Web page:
Understanding Lawyers: Perspective from the Jury


12231396322000101003Scale of justice 2.svg.medEarlier this month, I had the pleasure of serving jury duty. I’ve never been summoned to serve on a jury. The holding room for potential jurors is in a hot, windowless basement. The thought of sitting in what Tulsans affectionately call The Cellar Club wasn’t exactly my idea of a good time. I thought I’d pass the time catching up on work or finally finishing The Hunger Games. Instead, I found myself playing my new favorite game – Guess the Hogan Scales. People-watching is the best at the airport and courthouses apparently.

My name was called again to officially serve on a civil case after having answered several questions by the judge and lawyers. No, it wasn’t anything like Law & Order. The case itself wasn’t all that enthralling, and I’m still confused how the two parties couldn’t simply settle outside of court after 6 years. While listening to the arguments of both the prosecution and defense lawyers, I noticed that each exhibited similar styles. I couldn’t help but continue my Guess the Hogan Scales game as I watched them engage with witnesses and the judge.

Both lawyers seemed to become somewhat emotional during the trial. No tears were shed, but several sighs, eye rolling, objections, red faces, and a general look of frustration from both were ever present throughout the trial. During my guessing game I speculated these two lawyers likely scored in the lower range on Adjustment, Interpersonal Sensitivity, and Prudence. The lawyers’ emotionality, direct and challenging communication style, and attempts to bend the rules of the court made me a bit curious about how lawyers behave in general. After serving nearly a week of jury duty, I returned to the Hogan office ready to see what existing research I could find around Hogan and lawyers.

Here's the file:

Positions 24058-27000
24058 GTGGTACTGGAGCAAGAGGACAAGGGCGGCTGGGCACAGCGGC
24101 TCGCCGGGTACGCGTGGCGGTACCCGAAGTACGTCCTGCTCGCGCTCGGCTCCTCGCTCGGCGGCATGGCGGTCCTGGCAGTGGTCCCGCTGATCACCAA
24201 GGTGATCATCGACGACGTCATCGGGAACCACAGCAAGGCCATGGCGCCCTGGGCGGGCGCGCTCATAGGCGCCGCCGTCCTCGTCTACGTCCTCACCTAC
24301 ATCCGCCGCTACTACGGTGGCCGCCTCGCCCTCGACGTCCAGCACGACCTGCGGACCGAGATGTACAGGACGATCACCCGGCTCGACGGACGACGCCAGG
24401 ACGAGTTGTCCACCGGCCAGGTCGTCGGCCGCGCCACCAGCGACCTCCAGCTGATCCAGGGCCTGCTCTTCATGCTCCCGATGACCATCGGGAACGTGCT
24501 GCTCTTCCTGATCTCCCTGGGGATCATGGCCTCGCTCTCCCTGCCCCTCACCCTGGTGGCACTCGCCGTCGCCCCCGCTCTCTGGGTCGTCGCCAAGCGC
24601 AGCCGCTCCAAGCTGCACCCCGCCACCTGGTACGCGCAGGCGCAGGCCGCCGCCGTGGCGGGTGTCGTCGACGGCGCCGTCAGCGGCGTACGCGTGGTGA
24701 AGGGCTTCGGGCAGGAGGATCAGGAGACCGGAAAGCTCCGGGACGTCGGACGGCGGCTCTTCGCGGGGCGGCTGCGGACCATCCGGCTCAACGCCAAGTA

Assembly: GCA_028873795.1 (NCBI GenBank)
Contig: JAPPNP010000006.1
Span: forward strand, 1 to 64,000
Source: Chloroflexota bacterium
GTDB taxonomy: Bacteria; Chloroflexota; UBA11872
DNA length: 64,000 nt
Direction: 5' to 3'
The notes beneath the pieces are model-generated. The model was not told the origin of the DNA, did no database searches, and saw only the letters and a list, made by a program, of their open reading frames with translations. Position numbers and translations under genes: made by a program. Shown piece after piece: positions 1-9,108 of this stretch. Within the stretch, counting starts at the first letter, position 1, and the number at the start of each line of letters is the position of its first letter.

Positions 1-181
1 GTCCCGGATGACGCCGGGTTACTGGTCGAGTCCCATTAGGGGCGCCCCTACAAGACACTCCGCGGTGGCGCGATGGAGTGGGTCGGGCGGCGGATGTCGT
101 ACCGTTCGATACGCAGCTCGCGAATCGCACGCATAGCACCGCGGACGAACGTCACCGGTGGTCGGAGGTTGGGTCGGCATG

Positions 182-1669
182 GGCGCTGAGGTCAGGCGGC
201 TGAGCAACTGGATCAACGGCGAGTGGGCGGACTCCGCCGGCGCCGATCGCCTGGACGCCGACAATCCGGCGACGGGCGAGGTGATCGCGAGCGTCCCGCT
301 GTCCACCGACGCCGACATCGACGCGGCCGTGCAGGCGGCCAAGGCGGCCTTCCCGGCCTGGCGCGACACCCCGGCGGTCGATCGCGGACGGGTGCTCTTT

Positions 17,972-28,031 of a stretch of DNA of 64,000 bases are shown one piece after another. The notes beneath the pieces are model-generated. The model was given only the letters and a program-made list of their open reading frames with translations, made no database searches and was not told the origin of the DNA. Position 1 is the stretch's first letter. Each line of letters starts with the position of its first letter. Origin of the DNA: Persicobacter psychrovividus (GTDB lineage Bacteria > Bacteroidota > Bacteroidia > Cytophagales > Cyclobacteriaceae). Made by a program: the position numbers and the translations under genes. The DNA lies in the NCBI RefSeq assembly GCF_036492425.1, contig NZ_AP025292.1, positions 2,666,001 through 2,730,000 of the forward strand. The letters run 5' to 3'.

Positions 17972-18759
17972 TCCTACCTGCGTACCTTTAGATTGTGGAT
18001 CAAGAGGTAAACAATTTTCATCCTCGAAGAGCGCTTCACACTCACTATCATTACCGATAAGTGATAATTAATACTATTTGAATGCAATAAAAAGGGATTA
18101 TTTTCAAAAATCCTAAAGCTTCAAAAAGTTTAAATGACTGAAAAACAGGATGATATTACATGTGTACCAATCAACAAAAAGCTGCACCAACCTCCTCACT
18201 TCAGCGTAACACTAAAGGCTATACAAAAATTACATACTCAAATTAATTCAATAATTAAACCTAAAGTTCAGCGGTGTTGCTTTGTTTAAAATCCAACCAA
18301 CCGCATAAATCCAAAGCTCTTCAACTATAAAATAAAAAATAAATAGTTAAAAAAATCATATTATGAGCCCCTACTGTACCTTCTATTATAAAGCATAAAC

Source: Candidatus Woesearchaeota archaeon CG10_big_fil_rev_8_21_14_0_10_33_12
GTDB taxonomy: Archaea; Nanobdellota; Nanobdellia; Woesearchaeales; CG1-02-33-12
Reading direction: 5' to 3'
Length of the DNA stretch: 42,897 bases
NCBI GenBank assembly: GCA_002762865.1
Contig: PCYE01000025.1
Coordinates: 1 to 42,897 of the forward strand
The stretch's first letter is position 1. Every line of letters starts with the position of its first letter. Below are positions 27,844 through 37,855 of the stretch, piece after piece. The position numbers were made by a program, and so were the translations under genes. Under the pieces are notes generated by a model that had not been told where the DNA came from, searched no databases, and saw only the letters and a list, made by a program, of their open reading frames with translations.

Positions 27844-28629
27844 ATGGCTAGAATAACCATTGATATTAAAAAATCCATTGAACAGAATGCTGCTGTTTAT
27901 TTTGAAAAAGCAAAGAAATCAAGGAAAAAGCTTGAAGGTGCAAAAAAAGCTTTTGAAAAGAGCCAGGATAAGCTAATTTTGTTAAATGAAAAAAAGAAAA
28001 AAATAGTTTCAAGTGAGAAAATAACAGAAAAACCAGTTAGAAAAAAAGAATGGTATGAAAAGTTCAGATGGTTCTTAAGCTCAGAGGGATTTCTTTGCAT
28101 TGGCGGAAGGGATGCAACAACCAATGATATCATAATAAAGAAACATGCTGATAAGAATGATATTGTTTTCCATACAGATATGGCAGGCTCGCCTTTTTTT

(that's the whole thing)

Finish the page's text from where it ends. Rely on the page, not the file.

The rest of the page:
As it turns out, Hogan published results from the Hogan Assessment Project of Lawyer Personality in 2009 (Understanding Lawyers: Why We Do the Things We Do). According to the study of 2,000 lawyers that used Hogan’s three core inventories (HPI, HDS, and MVPI), I wasn’t too far off from my predictions. Although lawyers are responsible for different tasks and work in a variety of capacities, there are certain personality traits that are characteristic of lawyers in general.

The study shows the average results are significantly below the midpoint on the HPI Adjustment (44th percentile), which indicates lawyers on average tend to be emotionally expressive and moody, yet open to feedback and more self-aware of these behaviors. Additionally, the lowest average score is on HPI Interpersonal Sensitivity (40th percentile), “indicating that lawyers are task-oriented and tend to speak their minds but may also come across as cold, critical, and argumentative.” Moreover, lawyers exhibit more Excitable and Leisurely behaviors as measured by the HDS, which may explain the eye rolling, red faces, and limited respect for the judge’s rules I observed in the courtroom.

Although my recent and only experience yielded me a sample size of 2, the study I found in the archives seems to match my observations for the most part. It appears that I’m winning my Guess the Hogan scales game. I left jury duty feeling rewarded for my service and enlightened with different perspective of lawyers than I see on my favorite prime-time crime shows.